Well, much of the continuity from the first two films is blown all to hell.  Davis plays an enhanced human who makes a formidable opponent to the newer Rev-9 model Terminator who has traveled back through time to kill young Daniella Ramos, a resident of Mexico City.  An embittered Sarah Conner returns to the franchise after her son is murdered by a more familiar Terminator at the beginning of the film.  Schwarzenegger is back in the fold as well.  The cast did the best they could with some of the clunky dialogue they were given.  It was kind of cool to see Hamilton and Arnold back on screen together.

Mackenzie Davis really has the role of lead protagonist and does fine.  Luna was appropriately menacing as the Rev-9 Terminator.

Overall, it’s better than I anticipated.  Not much better, but James Cameron;s contribution was likely of some help here.

The fight scenes were pretty spectacular in their choreography for the most part.  There were some moments that seemed a little cartoon at times.

I ended up having some mixed impressions when it was all said and done.  The movie did fairly well in some areas but struggled in others.  I wasn’t a big fan of how Arnold’s Terminator was reintroduced.  It’s still fun to see him though.  I also appreciated how much Hamilton worked on her physique to make her action sequences seem reasonably plausible for a woman her age.  She’s fine for the most part, but the cynicism and sarcasm the writers saddled her with was just a little too cliche.  Saying that, I found that I didn’t really mind her presence.  Most of my misgivings about this film have to do with the plotting and dialogue.  And I also think this franchise has gone a little too long and has gotten a little too repetitive in some ways.  Although I found much of it underwhelming, it really wasn’t that bad.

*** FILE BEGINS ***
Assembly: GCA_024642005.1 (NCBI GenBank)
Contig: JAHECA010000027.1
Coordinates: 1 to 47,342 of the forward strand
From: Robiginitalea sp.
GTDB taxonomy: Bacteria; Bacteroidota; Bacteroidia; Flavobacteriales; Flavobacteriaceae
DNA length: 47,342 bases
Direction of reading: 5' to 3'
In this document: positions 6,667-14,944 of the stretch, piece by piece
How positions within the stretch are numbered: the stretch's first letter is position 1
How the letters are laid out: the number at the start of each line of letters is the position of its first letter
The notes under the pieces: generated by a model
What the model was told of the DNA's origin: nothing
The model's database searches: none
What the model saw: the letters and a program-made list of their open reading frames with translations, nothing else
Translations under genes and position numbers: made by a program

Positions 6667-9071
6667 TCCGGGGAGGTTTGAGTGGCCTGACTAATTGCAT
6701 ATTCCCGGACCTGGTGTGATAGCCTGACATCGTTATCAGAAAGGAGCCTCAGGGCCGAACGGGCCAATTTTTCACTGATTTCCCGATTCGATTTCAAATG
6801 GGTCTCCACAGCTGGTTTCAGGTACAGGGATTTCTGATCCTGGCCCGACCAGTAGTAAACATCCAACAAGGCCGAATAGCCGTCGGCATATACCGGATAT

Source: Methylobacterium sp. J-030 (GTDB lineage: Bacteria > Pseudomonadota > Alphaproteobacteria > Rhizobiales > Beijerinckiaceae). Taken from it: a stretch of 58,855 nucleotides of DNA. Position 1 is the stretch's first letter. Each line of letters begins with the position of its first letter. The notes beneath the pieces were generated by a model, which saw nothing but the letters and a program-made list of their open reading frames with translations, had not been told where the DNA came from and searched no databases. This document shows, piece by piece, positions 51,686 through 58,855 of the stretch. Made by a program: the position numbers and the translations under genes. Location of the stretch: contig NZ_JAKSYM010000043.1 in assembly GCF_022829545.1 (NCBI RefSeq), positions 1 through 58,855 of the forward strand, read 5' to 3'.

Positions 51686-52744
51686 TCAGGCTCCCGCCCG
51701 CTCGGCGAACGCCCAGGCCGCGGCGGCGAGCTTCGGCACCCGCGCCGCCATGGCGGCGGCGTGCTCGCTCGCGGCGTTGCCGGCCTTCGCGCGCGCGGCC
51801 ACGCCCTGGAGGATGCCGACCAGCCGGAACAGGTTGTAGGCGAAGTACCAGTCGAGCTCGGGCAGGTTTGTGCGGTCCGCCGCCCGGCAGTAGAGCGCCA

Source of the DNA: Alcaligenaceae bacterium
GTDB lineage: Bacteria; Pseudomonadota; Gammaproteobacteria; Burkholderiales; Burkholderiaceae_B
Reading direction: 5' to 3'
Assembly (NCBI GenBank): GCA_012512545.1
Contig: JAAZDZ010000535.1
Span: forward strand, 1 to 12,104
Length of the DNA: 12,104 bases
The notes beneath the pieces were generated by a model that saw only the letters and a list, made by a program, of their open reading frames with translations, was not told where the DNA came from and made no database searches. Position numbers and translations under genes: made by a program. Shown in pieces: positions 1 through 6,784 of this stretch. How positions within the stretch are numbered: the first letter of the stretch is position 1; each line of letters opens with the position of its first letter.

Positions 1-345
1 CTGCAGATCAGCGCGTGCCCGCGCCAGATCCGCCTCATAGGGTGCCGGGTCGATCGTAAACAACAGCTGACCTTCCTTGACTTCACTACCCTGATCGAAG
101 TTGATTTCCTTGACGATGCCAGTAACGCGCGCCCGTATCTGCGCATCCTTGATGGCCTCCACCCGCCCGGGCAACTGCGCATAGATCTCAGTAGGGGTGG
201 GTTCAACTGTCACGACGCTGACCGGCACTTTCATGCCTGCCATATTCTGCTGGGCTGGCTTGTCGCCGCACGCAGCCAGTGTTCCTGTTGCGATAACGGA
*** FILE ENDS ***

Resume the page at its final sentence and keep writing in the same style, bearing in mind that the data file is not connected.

Danny Torrance Shines Again

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“Doctor Sleep” is the latest big screen adaptation of a Stephen King novel.  Mike Flanagan is the scriptwriter and director of this sequel to another horror classic, “The Shining”. Ewan McGregor leads a cast that includes Rebecca Ferguson, Kyliegh Curran, Cliff Curtis, and Bruce Greenwood.

Danny Torrance has grown up to be a bit of a wreck with a foul temper and more than a touch of alcoholism.  What he doesn’t know is that a wandering cult of hunters is out in the countryside feeding on the gifts that Danny tries to bury within himself.  Danny tries very hard at first to dull the Shining, however a young girl lets her’s loose attracting the attention of this group known as the True Know.  Ferguson plays the spooky and slinky leader, Rose the Hat.  The True Knot members kind of resemble gypsies and live out of their caravan of RVs.  Some years go by, and Danny ends up in a small town where he regains his sobriety and starts to use his Shining as a source of comfort for the elderly patients at the hospice where he has been working as an orderly.  As the True Knot closes in on the young girl known as Abra, her power connects with Danny’s, leading to a powerful alliance forming to resist the evil brought on by the True Knot and the dark spirits of Danny’s past.

First of all, this is a fairly long movie that drags a little.  The pacing for the most part isn’t terrible.  There are some moments that could have used a little more background in spite of this already being a pretty lengthy cinematic journey.  The cast was well chosen.  McGregor is generally a pretty compelling and convincing actor, and he does well here.  Curran as Abra is very good as well and seems to play off well with her older and more experienced cast mates.  The psychic duels  between Rose and Abra are quite compelling.  Overall, the cast just seemed to work quite well.